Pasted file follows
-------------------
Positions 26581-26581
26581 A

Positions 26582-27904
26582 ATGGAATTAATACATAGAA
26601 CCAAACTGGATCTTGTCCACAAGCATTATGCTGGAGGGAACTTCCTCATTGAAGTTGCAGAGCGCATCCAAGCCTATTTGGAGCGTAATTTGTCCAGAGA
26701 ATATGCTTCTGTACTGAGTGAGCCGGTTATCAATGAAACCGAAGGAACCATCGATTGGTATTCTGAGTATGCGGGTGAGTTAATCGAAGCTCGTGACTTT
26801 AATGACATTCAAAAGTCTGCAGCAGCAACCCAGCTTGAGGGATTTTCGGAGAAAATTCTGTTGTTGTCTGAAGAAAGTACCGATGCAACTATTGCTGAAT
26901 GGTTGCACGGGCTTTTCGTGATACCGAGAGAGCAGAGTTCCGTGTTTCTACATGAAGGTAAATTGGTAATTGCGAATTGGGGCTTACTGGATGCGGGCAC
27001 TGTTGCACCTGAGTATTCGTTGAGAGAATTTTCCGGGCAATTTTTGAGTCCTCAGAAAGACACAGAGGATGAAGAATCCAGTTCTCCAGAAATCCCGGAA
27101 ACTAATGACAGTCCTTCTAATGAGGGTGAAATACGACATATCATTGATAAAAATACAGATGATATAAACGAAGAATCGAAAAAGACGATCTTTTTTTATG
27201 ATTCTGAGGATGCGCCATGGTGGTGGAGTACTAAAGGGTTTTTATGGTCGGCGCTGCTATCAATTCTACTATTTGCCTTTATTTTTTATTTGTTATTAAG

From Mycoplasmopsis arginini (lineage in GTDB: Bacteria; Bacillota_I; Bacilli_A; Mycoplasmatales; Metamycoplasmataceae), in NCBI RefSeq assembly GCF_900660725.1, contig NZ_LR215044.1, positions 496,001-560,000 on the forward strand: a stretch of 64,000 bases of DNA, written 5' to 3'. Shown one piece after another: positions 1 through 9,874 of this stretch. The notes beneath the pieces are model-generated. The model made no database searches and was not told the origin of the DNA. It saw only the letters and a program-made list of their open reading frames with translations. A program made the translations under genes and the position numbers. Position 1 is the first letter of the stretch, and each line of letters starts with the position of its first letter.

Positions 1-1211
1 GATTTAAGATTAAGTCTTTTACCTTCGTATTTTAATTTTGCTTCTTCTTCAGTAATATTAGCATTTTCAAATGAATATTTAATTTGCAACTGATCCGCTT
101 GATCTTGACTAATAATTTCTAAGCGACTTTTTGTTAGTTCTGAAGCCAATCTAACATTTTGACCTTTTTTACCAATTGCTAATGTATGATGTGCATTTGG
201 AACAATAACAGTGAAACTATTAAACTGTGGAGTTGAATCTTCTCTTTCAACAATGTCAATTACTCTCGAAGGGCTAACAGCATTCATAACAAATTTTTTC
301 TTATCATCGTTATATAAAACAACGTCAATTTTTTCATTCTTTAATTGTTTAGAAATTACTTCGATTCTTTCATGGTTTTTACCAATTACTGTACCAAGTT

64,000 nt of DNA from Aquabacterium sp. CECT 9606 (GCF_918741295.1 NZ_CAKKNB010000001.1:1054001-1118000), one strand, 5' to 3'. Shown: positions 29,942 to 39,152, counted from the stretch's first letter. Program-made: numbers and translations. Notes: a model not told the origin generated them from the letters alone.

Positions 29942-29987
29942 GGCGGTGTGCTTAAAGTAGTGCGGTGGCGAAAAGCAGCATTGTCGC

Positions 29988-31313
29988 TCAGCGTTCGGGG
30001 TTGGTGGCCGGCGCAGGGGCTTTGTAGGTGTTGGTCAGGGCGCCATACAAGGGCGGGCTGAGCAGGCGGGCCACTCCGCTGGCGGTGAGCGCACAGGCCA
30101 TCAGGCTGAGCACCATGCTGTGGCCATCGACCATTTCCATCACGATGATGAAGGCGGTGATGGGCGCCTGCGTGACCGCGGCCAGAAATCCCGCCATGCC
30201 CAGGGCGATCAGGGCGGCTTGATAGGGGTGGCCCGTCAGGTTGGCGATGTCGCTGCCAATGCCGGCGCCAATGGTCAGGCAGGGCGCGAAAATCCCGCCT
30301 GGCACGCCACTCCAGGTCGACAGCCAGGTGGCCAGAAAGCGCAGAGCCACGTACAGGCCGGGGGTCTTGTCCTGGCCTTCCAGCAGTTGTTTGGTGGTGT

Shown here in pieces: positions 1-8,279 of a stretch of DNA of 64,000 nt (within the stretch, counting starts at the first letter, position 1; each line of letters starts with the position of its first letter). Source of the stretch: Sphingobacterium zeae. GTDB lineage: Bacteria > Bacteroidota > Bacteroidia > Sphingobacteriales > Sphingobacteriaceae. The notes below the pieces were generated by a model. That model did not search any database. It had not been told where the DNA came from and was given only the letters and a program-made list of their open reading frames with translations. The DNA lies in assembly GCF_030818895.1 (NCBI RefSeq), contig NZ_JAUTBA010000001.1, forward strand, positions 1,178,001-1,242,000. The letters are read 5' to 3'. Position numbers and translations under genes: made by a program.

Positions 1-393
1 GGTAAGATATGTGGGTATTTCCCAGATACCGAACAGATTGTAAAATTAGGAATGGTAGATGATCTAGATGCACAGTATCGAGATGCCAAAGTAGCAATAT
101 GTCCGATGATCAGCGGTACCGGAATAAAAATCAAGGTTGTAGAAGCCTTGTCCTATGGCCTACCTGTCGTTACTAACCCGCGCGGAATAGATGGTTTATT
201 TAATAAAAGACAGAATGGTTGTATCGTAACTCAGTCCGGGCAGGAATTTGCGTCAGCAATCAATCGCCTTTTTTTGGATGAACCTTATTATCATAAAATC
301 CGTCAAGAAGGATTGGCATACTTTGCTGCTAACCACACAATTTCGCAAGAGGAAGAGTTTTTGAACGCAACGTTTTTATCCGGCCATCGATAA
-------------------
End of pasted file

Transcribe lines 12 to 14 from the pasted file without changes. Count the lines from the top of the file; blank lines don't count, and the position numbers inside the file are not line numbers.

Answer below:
From Mycoplasmopsis arginini (lineage in GTDB: Bacteria; Bacillota_I; Bacilli_A; Mycoplasmatales; Metamycoplasmataceae), in NCBI RefSeq assembly GCF_900660725.1, contig NZ_LR215044.1, positions 496,001-560,000 on the forward strand: a stretch of 64,000 bases of DNA, written 5' to 3'. Shown one piece after another: positions 1 through 9,874 of this stretch. The notes beneath the pieces are model-generated. The model made no database searches and was not told the origin of the DNA. It saw only the letters and a program-made list of their open reading frames with translations. A program made the translations under genes and the position numbers. Position 1 is the first letter of the stretch, and each line of letters starts with the position of its first letter.

Positions 1-1211
1 GATTTAAGATTAAGTCTTTTACCTTCGTATTTTAATTTTGCTTCTTCTTCAGTAATATTAGCATTTTCAAATGAATATTTAATTTGCAACTGATCCGCTT